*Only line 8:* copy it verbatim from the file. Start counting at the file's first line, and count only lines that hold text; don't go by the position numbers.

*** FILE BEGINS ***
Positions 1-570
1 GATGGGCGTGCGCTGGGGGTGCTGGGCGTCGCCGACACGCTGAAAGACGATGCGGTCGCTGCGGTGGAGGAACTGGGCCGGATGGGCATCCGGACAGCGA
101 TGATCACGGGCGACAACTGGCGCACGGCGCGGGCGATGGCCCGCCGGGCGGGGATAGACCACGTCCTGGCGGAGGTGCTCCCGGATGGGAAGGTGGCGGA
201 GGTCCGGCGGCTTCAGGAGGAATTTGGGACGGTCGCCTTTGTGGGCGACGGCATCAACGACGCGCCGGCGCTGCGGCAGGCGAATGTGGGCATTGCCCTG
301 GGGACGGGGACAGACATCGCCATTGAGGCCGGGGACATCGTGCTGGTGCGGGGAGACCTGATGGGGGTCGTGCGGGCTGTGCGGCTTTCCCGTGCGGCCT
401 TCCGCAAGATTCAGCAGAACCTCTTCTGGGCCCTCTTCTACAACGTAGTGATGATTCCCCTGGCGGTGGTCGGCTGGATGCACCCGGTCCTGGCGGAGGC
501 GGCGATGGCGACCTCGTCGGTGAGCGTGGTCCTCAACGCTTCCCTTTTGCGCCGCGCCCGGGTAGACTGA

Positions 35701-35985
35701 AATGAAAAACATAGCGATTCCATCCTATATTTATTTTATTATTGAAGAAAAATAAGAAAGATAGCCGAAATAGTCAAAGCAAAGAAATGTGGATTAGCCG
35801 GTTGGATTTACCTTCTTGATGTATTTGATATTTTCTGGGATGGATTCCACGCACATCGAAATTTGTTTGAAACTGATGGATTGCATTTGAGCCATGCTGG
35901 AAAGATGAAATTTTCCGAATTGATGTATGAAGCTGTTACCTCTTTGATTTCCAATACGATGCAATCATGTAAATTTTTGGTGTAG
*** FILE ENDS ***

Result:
Positions 35701-35985